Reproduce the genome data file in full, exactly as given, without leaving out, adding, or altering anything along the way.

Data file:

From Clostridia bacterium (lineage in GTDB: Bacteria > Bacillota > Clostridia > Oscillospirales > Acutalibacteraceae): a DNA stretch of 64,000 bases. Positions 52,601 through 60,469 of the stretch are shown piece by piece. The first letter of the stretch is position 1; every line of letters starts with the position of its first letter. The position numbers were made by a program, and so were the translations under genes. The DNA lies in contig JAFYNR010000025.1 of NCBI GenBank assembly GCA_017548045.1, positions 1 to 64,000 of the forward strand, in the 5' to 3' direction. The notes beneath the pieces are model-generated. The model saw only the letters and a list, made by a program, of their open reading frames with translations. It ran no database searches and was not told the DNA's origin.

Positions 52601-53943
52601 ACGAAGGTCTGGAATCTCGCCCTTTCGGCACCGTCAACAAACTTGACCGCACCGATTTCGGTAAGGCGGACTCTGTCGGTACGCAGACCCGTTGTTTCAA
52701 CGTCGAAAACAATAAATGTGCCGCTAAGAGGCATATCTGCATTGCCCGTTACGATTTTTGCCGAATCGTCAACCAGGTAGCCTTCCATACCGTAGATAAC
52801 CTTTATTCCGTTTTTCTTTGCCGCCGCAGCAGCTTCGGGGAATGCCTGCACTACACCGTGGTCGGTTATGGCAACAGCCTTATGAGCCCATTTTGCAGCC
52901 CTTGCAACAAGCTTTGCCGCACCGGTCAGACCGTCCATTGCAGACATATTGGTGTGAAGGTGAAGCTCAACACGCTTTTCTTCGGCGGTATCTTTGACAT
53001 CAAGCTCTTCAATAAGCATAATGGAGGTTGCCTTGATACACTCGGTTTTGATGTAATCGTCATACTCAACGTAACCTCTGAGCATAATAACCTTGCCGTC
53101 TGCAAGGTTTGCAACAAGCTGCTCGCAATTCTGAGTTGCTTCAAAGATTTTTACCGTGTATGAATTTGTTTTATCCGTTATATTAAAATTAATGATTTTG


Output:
From Clostridia bacterium (lineage in GTDB: Bacteria > Bacillota > Clostridia > Oscillospirales > Acutalibacteraceae): a DNA stretch of 64,000 bases. Positions 52,601 through 60,469 of the stretch are shown piece by piece. The first letter of the stretch is position 1; every line of letters starts with the position of its first letter. The position numbers were made by a program, and so were the translations under genes. The DNA lies in contig JAFYNR010000025.1 of NCBI GenBank assembly GCA_017548045.1, positions 1 to 64,000 of the forward strand, in the 5' to 3' direction. The notes beneath the pieces are model-generated. The model saw only the letters and a list, made by a program, of their open reading frames with translations. It ran no database searches and was not told the DNA's origin.

Positions 52601-53943
52601 ACGAAGGTCTGGAATCTCGCCCTTTCGGCACCGTCAACAAACTTGACCGCACCGATTTCGGTAAGGCGGACTCTGTCGGTACGCAGACCCGTTGTTTCAA
52701 CGTCGAAAACAATAAATGTGCCGCTAAGAGGCATATCTGCATTGCCCGTTACGATTTTTGCCGAATCGTCAACCAGGTAGCCTTCCATACCGTAGATAAC
52801 CTTTATTCCGTTTTTCTTTGCCGCCGCAGCAGCTTCGGGGAATGCCTGCACTACACCGTGGTCGGTTATGGCAACAGCCTTATGAGCCCATTTTGCAGCC
52901 CTTGCAACAAGCTTTGCCGCACCGGTCAGACCGTCCATTGCAGACATATTGGTGTGAAGGTGAAGCTCAACACGCTTTTCTTCGGCGGTATCTTTGACAT
53001 CAAGCTCTTCAATAAGCATAATGGAGGTTGCCTTGATACACTCGGTTTTGATGTAATCGTCATACTCAACGTAACCTCTGAGCATAATAACCTTGCCGTC
53101 TGCAAGGTTTGCAACAAGCTGCTCGCAATTCTGAGTTGCTTCAAAGATTTTTACCGTGTATGAATTTGTTTTATCCGTTATATTAAAATTAATGATTTTG